David K. Shipler is a former New York Times Middle East correspondent.
A 1964 graduate of Dartmouth College, he completed a ten-year peropd on the College's Board of Trustees in June 2003. In Fall 2003, he is back at Dartmouth, as a Montgomery Fellow and Visiting Professor in the Department of Government. He is teaching an advanced seminar on Civil Liberties in a Time of Terrorism. He has taught previously at Princeton and American University, and has been a writer-in-residence at the University of Southern California, and a Woodrow Wilson Fellow at more than a dozen campuses.
Following graduation from Dartmouth, Professor Shipler served in the U.S. Navy as an officer on a destroyer from 1964-66. He then joined The New York Times as a news clerk. Promoted to city staff reporter in 1968, he covered the areas of housing, poverty and politics, winning awards from the American Political Science Association, the New York Newspaper Guild, and elsewhere. From 1973-75, he served as a New York Times correspondent in Saigon, covering South Vietnam, Cambodia, Laos and Thailand. He also reported from Burma. In 1975, he spent a semester at the Russian Institute of Columbia University studying the Russian language and Soviet politics, economics and history to prepare for assignment in Moscow, where he was a correspondent in the Moscow Bureau from 1975-79, and Moscow Bureau Chief from 1977-79.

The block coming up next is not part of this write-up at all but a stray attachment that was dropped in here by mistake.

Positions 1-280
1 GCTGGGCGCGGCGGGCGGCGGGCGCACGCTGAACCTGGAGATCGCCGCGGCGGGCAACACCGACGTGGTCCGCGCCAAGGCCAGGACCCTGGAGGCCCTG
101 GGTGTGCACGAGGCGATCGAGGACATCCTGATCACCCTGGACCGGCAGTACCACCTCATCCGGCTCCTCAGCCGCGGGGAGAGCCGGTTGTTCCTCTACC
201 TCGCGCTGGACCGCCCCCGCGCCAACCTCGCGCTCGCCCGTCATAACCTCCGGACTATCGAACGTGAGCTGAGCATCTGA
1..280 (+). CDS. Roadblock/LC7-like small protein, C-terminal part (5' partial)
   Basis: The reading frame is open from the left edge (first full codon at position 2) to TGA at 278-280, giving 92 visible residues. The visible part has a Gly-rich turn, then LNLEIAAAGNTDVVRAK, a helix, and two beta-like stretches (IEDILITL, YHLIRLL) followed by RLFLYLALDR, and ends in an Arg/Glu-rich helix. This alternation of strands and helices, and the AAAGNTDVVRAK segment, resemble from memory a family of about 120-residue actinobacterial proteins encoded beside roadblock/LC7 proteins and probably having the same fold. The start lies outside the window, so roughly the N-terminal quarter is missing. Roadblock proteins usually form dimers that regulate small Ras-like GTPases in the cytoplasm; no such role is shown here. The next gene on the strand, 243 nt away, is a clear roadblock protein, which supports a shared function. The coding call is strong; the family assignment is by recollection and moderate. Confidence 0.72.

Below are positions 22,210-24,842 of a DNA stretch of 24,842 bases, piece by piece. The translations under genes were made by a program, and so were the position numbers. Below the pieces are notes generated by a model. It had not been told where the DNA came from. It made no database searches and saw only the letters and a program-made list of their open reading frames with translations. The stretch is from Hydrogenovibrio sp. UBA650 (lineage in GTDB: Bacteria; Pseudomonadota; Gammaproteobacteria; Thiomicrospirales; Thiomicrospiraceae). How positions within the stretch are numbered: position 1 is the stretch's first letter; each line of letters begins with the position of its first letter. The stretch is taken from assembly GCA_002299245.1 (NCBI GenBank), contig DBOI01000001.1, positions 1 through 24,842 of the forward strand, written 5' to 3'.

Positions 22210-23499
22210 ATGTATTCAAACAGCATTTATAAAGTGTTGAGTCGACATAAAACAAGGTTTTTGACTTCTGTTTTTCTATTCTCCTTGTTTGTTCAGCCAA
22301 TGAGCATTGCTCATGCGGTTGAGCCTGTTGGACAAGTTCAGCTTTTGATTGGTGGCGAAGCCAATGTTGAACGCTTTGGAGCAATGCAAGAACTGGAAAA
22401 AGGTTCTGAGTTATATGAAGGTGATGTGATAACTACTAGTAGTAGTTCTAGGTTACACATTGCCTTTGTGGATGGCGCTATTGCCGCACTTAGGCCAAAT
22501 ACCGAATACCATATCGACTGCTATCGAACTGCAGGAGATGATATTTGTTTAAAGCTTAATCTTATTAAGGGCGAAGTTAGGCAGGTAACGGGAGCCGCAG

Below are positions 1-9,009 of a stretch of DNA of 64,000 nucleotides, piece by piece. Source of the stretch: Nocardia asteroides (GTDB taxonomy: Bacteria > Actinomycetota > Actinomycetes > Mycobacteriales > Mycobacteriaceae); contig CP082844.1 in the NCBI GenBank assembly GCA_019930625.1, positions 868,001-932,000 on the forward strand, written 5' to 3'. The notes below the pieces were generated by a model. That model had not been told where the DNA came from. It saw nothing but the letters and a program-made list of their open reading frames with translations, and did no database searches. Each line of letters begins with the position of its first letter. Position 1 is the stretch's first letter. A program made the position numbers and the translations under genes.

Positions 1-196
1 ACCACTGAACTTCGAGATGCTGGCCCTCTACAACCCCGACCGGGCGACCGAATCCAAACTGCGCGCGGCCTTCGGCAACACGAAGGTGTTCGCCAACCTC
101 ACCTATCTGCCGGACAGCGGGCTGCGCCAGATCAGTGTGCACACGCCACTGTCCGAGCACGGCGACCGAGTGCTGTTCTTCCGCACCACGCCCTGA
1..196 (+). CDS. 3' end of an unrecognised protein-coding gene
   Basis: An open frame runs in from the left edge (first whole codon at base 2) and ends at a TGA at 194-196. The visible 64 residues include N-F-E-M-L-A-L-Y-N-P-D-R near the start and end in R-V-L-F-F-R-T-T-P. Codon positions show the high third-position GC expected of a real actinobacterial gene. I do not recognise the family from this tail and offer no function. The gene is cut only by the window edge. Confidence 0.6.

From 1979-84, he served as Bureau Chief of The New York Times in Jerusalem and was a co-recipient (with Thomas Friedman) of the 1983 George Polk Award for covering the Lebanon War. He spent the following year as a visiting scholar at the Brookings Institution in Washington to write Arab and Jew: Wounded Spirits in a Promised Land, which explores the mutual perceptions and relationships between Arabs and Jews in Israel and the West Bank. This book won the 1987 Pulitzer Prize for general nonfiction and was extensively revised and updated in 2002. This work was furthered by his role as executive producer, writer and narrator of a two-hour PBS documentary on Arab and Jew, which won a 1990 Dupont-Columbia award for broadcast journalism, and of a one-hour film, Arab and Jew: Return to the Promised Land, which aired on PBS in August 2002. Shipler served as the Chief Diplomatic Correspondent in the Washington Bureau of The New York Times until 1988. From 1988-90, he was a senior associate at the Carnegie Endowment for International Peace, writing on transitions to democracy in Russia and Eastern Europe for The New Yorker and other publications. His best-selling book, Russia: Broken Idols, Solemn Dreams, was published in 1983 and updated in 1989. Widely acclaimed by critics, it won the Overseas Press Club Award in 1983 as the best book that year on foreign affairs. In 1997, his book, A Country of Strangers: Blacks and Whites in America, was published, leading to his being one of three authors invited by President Clinton to participate in his first town meeting on race. He recently completed a book on the working poor, and is now beginning research for a book on civil liberties.